I’m a dancer. Not professionally, but it’s been a part of my life since I was 2 years old. Something in me comes alive when I dance that I can’t access through any other activity. I found Latin dancing in my 30s, post-divorce, and it was better than therapy. 5 years after beginning my love affair, I went to Cuba to study, and got so much more than I anticipated.

© Julian Peters Photography/Shutterstock

There’s a lot of noise around Cuba right now, thanks to the powers that be. But, as with many things these days, you shouldn’t really trust anything you don’t see with your own eyes or experience for yourself. I fell in love with Cuba for its people, its music, its warmth…all while very clearly seeing the price you pay when you’re cut off from much of the world. It’s the perfect place to acknowledge that nothing in this life is perfect – we make choices (or they’re made for us) and we’re left with the good and the bad, the light and the dark.


For every beautiful and unique thing about Cuba, there’s a shadow side. The art, the music, and the dance – the sheer level of talent – will bring you to tears. But it’s incredibly challenging to leave Cuba as a Cuban – so that talent stays confined to this tiny island. There’s no real opportunity or reward for innovation or the striving we see in the US – what there is, though, is an entire culture built around family, connection and relationships. There isn’t really internet, but there are classic cars from the 50s and 60s that are kept alive with spare parts from boats and sheer ingenuity. As I took it all in with a stranger’s eyes, I started to realize…what place isn’t like this?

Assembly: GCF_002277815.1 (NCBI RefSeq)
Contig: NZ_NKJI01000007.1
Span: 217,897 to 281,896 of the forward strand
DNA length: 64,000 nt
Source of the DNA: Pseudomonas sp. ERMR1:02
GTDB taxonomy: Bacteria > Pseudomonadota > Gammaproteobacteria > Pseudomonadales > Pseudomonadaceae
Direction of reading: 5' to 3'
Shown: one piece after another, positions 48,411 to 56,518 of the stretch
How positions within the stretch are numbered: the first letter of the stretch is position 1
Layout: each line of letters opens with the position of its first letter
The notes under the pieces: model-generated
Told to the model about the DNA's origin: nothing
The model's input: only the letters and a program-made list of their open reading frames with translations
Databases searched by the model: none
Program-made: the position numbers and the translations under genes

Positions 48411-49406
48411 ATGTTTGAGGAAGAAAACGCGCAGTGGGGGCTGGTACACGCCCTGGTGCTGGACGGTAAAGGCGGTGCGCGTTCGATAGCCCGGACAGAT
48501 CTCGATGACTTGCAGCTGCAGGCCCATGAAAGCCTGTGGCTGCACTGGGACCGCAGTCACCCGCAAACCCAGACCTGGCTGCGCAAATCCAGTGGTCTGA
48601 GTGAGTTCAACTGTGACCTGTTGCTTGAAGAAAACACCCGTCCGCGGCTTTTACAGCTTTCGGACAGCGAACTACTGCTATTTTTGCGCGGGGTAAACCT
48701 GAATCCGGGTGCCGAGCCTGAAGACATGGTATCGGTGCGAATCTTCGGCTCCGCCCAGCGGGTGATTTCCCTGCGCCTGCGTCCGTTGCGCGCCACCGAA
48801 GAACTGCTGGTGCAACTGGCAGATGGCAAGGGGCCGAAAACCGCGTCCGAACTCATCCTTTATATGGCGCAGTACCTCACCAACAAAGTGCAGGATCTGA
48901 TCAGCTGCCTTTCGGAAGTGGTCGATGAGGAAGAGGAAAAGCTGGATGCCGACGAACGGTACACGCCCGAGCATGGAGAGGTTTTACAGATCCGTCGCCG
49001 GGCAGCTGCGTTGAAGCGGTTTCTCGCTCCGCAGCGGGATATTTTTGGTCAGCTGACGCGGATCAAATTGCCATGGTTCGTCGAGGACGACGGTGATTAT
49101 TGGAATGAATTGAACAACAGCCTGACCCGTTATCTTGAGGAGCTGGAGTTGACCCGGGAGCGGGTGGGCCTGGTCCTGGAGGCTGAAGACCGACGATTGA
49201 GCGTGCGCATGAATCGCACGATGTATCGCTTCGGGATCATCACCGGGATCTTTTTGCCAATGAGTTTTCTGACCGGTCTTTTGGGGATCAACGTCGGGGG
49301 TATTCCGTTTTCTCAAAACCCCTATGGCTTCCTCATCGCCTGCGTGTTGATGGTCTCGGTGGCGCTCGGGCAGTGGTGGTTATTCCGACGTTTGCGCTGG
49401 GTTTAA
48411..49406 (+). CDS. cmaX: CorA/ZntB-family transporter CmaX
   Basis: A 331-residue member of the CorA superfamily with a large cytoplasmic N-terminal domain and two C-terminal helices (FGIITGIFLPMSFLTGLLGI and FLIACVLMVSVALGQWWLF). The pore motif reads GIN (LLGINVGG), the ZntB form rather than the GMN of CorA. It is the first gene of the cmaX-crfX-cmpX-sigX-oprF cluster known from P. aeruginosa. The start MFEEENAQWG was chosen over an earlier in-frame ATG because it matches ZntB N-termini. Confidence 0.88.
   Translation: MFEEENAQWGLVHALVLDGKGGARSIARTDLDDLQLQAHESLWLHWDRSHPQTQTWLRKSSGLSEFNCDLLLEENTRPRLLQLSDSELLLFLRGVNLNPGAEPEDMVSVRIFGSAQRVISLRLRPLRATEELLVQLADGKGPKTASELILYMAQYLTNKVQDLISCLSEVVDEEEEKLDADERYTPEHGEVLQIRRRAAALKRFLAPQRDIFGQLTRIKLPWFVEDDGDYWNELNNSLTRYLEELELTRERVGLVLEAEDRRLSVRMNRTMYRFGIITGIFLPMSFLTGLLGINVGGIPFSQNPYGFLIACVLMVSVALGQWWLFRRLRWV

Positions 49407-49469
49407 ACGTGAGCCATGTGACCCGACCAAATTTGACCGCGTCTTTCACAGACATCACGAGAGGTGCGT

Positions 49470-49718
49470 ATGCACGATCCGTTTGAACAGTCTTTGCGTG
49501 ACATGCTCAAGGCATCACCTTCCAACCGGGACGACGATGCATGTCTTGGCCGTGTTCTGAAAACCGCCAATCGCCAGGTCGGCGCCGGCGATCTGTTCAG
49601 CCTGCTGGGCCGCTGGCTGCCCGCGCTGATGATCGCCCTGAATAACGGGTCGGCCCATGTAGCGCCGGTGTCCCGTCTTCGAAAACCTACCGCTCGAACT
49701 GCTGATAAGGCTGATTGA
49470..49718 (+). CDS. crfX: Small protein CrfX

There’s no perfect place, just as there’s no perfect person. Cuba was a mirror for me. 8 years ago, I blew up my life – I quit my job, then I moved across the country, then I left my marriage…a series of dark moments where the light was hard to find. I tried so hard to run away. But running AWAY from the dark is not the same as running TOWARD the light. I’ve learned that if you want to live your life with no regrets, you need to accept yourself as imperfect – not as “good” or “bad” but as a complex mix of the two. Every choice we make brings some joy and some pain – think about it. Have you ever made a choice that was 100% positive or 100% negative? I haven’t. I’ve IGNORED the positive or negative to justify a choice, but that doesn’t mean it wasn’t there.

In my work, I’m often asked about how to conquer imposter syndrome – this fear that others will discover you aren’t good enough or you’re actually a fraud. The first step is to see yourself clearly and accept that you’re unique AND imperfect. You’re also at choice – in our lives, we all have some kind of control. If you’re miserable in a job, you still make the choice to go (or not) each day. If you’re unfulfilled in your marriage, you can choose to fight for what you want, to leave, or to stay and accept the status quo. Rest assured that I’m not judging you – I stayed in my marriage for years telling myself the story that I was trapped because I gave my word. I chose to view myself as a victim of my circumstances rather than to make the hard choice and step into the darkness. I’ve done this countless times in my life – I’m addicted to the light, and my relationship with darkness is new…but also a little thrilling.

If any of this resonates with you, here’s my advice.

  1. Know what you stand for, independent of anyone else’s opinion. What are your values? Name them – understand what they mean to you, and why they matter
  2. Open your eyes – see the choices you make and acknowledge them. Learning to see them clearly is a skill in itself
  3. Play with perspectives – what story are you telling yourself? What’s another version of the story? What’s the opposite of that story? What’s the extreme version of the story? Remember – very few things in life are binary – challenge yourself to see all the different sides

Once you learn to see in the light AND the dark, nothing remains hidden, and everything is available to you.